Digital Assets: UK Law Commission Suggests New Property Law Category for Crypto-Assets

UK law may be able to accommodate crypto-assets by introducing a new category of personal property that may include digital assets, independent body the Law Commission stated on Wednesday (June 28, 2023).

In a ne report that has been commissioned by the government, the Law Commission stated that virtual assets like cryptocurrencies as well as non-fungible tokens (NFTs) don’t fit within the more conventional classifications of personal property.

As reported by Reuters, the Commission had suggested including another third category of “digital objects” to the current categories of personal property, which are “things in possession” (tangible assets and/or commodities such as the gold bullion) and “things in action” (for instance, debt or shares in a firm).

The group also mentioned the government may appoint a panel of industry professionals in order to give advice to courts regarding legal matters related to digital assets.

These moves could assist the UK government’s goal of serving as an international hub for crypto-assets, the Law Commission noted.

Sarah Green, law commissioner for commercial and common law, said:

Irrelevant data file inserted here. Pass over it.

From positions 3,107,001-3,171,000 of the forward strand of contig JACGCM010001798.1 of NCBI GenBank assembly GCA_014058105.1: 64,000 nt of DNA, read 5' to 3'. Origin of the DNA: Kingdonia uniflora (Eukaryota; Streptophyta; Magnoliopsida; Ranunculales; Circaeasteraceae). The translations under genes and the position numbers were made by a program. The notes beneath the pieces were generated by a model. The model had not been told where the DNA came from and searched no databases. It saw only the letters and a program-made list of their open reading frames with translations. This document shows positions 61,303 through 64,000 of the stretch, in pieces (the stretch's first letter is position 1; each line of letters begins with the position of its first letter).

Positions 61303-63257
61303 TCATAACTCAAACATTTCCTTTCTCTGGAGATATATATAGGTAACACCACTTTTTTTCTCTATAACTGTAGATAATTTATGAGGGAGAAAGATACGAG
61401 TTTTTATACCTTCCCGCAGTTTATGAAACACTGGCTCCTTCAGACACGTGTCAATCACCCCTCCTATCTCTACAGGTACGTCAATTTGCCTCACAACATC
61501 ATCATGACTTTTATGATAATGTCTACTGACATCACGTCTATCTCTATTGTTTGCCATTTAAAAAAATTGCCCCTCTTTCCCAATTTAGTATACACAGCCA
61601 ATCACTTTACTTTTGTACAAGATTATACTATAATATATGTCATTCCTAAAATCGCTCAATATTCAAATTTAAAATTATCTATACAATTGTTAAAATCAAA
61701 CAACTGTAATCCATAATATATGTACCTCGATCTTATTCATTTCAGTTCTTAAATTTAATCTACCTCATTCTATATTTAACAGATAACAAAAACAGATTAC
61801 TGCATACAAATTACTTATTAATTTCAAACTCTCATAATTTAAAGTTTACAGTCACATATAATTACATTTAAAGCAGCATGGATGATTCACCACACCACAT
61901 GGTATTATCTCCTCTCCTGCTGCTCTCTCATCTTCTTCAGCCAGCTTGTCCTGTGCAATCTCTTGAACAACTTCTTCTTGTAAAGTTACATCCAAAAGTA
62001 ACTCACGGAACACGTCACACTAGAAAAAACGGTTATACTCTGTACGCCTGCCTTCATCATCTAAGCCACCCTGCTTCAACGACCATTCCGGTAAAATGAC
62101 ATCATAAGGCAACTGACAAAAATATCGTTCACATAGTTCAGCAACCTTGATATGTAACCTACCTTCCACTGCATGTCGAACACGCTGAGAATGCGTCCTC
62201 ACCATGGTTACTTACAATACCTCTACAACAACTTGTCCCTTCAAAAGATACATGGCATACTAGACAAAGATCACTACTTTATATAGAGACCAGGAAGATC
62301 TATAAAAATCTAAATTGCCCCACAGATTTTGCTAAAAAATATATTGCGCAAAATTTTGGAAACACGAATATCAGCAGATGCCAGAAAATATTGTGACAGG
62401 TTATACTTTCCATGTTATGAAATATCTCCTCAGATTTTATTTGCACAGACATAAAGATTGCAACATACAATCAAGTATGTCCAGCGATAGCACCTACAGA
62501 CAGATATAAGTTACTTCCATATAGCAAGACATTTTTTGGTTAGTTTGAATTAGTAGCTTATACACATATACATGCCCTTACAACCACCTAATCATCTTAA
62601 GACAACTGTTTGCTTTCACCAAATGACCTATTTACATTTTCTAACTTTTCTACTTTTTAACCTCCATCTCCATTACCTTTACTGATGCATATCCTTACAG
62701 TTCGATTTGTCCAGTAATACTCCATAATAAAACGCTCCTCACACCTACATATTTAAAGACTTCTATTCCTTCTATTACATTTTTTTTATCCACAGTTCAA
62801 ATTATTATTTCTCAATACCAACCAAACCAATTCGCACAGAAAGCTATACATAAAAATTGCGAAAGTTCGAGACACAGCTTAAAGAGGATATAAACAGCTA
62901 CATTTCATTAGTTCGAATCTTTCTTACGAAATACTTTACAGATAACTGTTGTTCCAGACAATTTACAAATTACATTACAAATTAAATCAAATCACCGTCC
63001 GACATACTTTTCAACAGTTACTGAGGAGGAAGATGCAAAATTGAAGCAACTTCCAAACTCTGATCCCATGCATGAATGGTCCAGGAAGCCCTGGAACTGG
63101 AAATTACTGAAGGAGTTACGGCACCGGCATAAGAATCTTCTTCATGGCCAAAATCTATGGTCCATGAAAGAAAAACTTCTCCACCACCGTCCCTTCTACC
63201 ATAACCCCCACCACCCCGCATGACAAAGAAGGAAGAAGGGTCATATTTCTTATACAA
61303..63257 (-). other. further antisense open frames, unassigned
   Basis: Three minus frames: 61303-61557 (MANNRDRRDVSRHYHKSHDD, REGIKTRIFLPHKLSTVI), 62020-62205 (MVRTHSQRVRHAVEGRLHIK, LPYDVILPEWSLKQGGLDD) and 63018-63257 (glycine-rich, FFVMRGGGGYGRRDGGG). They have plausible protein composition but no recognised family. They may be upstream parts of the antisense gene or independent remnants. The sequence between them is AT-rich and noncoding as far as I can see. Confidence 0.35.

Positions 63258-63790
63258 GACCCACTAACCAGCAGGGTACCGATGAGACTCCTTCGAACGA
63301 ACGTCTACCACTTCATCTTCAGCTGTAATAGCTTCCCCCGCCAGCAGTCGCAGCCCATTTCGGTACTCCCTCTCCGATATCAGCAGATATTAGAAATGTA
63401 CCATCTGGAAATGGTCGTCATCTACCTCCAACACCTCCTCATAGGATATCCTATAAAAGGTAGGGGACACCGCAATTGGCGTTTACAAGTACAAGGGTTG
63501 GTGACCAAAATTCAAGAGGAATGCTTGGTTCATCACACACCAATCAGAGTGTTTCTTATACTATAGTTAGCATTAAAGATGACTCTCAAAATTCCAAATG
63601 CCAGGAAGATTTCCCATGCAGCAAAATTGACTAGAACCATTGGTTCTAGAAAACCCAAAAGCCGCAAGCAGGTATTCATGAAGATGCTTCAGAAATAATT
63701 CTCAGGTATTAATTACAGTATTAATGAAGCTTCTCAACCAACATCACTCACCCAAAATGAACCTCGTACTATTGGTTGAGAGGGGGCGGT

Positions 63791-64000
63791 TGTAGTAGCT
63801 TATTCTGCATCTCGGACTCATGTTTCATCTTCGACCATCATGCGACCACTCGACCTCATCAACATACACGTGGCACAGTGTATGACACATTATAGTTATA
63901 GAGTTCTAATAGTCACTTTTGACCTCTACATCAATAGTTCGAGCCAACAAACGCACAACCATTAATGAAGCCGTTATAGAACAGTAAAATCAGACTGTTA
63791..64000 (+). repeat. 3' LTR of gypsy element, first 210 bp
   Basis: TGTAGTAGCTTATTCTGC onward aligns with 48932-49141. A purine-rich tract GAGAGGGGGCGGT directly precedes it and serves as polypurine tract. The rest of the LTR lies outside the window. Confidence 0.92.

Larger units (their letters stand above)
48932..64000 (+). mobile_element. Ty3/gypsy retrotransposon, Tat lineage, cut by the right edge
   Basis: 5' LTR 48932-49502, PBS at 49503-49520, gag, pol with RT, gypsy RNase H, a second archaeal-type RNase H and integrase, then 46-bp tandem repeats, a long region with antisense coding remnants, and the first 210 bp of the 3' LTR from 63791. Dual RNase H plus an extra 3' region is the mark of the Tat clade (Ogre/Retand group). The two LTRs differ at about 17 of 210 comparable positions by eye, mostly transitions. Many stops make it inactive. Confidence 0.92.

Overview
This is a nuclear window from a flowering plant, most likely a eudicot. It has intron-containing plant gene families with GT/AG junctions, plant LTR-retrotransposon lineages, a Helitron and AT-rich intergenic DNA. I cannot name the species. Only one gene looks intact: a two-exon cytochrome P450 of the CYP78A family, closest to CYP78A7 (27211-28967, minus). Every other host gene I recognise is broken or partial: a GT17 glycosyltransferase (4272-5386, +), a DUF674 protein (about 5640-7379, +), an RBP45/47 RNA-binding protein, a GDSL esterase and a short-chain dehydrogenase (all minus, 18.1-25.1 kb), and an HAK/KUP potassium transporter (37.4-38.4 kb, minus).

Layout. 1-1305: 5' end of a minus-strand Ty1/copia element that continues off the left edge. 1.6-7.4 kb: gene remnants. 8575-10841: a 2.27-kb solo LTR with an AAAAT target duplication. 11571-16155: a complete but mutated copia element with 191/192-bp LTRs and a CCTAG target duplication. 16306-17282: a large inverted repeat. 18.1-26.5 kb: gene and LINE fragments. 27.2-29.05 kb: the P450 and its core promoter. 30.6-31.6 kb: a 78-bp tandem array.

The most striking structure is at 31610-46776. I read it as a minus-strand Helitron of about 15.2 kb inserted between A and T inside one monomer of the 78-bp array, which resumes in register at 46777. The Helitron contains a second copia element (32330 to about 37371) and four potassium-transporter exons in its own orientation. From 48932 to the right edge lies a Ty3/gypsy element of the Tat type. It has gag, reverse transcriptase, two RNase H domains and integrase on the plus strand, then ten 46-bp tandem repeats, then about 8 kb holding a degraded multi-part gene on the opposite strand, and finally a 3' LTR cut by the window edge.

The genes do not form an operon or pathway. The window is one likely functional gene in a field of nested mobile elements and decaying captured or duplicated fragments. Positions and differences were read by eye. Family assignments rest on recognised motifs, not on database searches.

“The use and importance of digital assets has grown significantly in the last few years. The flexibility of the common law means that the legal system in England and Wales is well placed to adapt to this rapid growth.”

PM Rishi Sunak stated back in April of last year, when he was the UK’s finance minister, that he was interested in making the nation an international hub for crypto-focused tech.

He had requested the UK Law Commission to assess whether the present legal framework may be able to apply to digital assets.

Adam Sanitt, knowledge director at Norton Rose Fulbright, which made contribution to the report:

“The Law Commission has opted to wield the scalpel, not the sledgehammer, with these recommendations. This will be reassuring for many in the industry.”

Sanitt added that moving forward the suggestions may lead to additional protection for crypto asset holders while supporting the government’s goal to make the UK a thriving global technology center.

The Commission pointed out that there wasn’t adequate legal certainty regarding collateral arrangements that involve digital assets and suggested that the UK government establish an innovative legal framework in order to address these types of requirements.

The report added:

“There is a very high degree of demand for such law reform among consultees, markets participants and industry bodies.”

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